Specifically, I would actively support proposed federal legislation to create an independent North American Electric Reliability Organization to ensure the reliability of the bulk power system subject to review by the Federal Energy Regulatory Commission (FERC). I believe it is important to spell out in such legislation the preservation of state authority over certain critical reliability issues within state borders, but I think it is essential at this time to move forward with federal legislation that addresses regional, national, and North American reliability issues in a comprehensive manner.

I also would support legislation that would enhance the ability of FERC to ensure open, fair and non-discriminatory access to transmission facilities, including authority to establish regional transmission organizations which may be necessary to support either wholesale or retail competition. FERC must also have adequate tools to deal with market power issues that are beyond the authority of individual state public utility commissions to address. These tools should include the ability to require mitigation of market structures that could lead to market abuses outside the context of a merger case.

In other words, a homeowner in Pittsburgh is probably indifferent to whether a dry cleaner in Toledo or an office building in New York has access to competitive retail generation. That Pittsburgh resident is not indifferent though, if an Ohio utility is using its monopoly bottleneck transmission resources to block a low-cost power transaction from entering Pennsylvania; the Pittsburgh resident is also not indifferent if a rolling blackout that starts in New York rolls across the Pennsylvania border.

In short, I don't at all question the need for federal action in critical reliability and transmission areas that affect the interstate power grid in ways that are beyond the states' jurisdiction and ability to address. I do question, however, the need for federal legislation with respect to retail electricity issues that traditionally and for good reason have been determined by the states. Once you conclude, as I think you must, that the distribution of electricity at the local level shall remain a monopoly function generally regulated by the states, then the question of whether, when, and how the customers of such regulated distribution entities obtain access to competitive generation sources is a matter that can be determined by the individual states without doing harm to the principles of interstate commerce.

The title of this hearing is "State Progress in Retail Electricity Competition." I believe about 20 states have now enacted retail electric choice legislation and another 20 or more are actively considering the issue. In its own way, I am sure that each of these states believes it has made "progress" on this issue, even if our "progress" may be leading us in somewhat different directions. No two state statutes that I've seen have been identical. Some states have focused on maximizing immediate rate cuts, while others have given priority to maximizing the immediate spread of competition. Some states have paid particular attention to promoting indigenous or renewable natural resources, while other states have more fully addressed the concerns of low- income consumers, labor, or economic development interests. My own approach has been to try to maximize competitive opportunities for all customers, but at the same time seek to ensure (through rate caps, universal service programs, and prohibitions against cost shifting) that no customers are made worse off as a result of electric restructuring.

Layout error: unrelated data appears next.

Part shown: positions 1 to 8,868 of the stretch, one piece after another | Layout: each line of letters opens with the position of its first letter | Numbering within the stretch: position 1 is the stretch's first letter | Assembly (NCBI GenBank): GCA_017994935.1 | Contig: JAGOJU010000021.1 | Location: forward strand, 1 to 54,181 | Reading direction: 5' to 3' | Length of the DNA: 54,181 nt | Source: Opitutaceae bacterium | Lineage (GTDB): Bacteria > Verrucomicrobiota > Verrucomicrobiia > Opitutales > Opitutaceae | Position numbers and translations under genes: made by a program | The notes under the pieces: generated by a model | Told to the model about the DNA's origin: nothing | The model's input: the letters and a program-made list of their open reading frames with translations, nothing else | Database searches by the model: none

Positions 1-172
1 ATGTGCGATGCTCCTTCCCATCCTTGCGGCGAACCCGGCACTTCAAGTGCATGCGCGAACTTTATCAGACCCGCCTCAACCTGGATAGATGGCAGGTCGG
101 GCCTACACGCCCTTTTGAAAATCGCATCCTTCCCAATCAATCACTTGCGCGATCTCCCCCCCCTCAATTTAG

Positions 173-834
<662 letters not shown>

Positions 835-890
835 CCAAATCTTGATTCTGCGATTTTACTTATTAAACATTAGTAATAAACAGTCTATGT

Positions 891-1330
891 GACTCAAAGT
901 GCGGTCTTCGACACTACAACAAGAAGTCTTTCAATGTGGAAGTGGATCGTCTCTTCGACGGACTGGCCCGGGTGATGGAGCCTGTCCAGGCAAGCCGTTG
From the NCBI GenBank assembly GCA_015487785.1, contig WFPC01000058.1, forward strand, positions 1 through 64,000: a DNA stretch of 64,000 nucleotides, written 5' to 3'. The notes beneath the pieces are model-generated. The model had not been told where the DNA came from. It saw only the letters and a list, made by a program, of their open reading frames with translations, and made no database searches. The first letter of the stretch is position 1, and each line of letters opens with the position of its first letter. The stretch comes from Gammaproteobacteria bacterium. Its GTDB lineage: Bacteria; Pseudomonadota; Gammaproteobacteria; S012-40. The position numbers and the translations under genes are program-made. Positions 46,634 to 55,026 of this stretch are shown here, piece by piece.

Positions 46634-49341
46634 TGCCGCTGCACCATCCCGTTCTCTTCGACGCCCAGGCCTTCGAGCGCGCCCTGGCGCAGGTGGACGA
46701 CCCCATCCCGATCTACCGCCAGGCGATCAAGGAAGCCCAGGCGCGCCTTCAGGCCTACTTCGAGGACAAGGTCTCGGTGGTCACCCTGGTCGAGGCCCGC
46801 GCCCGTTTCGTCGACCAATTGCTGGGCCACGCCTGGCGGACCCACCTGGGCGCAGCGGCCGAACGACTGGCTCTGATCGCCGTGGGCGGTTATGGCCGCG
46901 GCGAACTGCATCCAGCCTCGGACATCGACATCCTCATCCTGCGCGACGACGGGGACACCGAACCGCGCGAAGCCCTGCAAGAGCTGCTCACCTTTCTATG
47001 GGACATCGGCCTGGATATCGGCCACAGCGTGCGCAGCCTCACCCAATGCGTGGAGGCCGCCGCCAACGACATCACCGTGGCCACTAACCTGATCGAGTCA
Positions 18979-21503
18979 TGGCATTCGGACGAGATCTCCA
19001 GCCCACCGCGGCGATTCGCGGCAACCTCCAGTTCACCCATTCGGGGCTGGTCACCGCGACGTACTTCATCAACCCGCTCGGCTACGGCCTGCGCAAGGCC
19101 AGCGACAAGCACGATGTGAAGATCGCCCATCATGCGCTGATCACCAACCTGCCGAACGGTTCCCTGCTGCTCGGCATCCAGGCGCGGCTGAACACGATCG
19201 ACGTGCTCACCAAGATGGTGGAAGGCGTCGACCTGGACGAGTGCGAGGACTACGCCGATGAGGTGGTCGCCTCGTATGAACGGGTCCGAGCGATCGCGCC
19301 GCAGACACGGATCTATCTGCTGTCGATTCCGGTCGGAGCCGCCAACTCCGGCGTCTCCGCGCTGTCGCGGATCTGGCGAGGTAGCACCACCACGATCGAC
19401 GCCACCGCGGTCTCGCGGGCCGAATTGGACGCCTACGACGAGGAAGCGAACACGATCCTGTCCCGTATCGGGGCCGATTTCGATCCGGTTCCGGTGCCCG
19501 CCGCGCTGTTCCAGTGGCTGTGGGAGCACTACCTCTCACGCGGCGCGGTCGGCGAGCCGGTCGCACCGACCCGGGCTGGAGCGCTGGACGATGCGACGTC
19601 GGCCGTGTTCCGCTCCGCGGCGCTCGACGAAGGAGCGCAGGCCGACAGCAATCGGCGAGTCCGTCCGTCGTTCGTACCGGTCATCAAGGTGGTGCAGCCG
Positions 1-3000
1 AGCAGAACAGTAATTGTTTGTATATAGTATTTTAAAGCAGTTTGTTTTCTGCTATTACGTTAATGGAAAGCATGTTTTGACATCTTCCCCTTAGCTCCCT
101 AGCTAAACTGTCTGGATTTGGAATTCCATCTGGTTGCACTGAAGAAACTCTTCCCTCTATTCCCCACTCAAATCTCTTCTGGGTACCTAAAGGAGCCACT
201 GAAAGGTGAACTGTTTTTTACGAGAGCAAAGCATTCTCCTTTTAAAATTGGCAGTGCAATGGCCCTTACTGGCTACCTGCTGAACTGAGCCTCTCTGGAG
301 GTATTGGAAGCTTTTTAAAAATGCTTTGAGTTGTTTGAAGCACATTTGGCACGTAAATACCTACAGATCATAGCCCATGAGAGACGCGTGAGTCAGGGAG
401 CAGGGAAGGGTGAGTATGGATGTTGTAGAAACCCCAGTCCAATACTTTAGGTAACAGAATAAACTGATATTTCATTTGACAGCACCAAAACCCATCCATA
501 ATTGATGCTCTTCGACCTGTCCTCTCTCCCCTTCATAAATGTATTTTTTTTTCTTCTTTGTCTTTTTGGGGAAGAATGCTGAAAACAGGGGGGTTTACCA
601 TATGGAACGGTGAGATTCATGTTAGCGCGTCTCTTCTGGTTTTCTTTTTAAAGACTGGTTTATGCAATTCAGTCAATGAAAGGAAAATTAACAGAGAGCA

In short, I would respectfully submit that you are asking the right question in the title of this hearing; that is, how are states progressing in their electric restructuring efforts? And you have implicitly raised the corollary question of: what can Congress do to advance that progress? My answer to the first question is that the states are making substantial progress in pursuing their respective visions of how to restructure their states' electric industries. My answer to the second question is to respectfully urge Congress not to take actions that impose unnecessary federal mandates on states' restructuring efforts, but to take strong and prompt action to ensure that the reliability of the bulk power system is preserved and that the FERC has adequate authority to address regional transmission and market power issues.

Thank you for the opportunity to testify before this Committee. I would be happy to answer any questions that you may have at this time.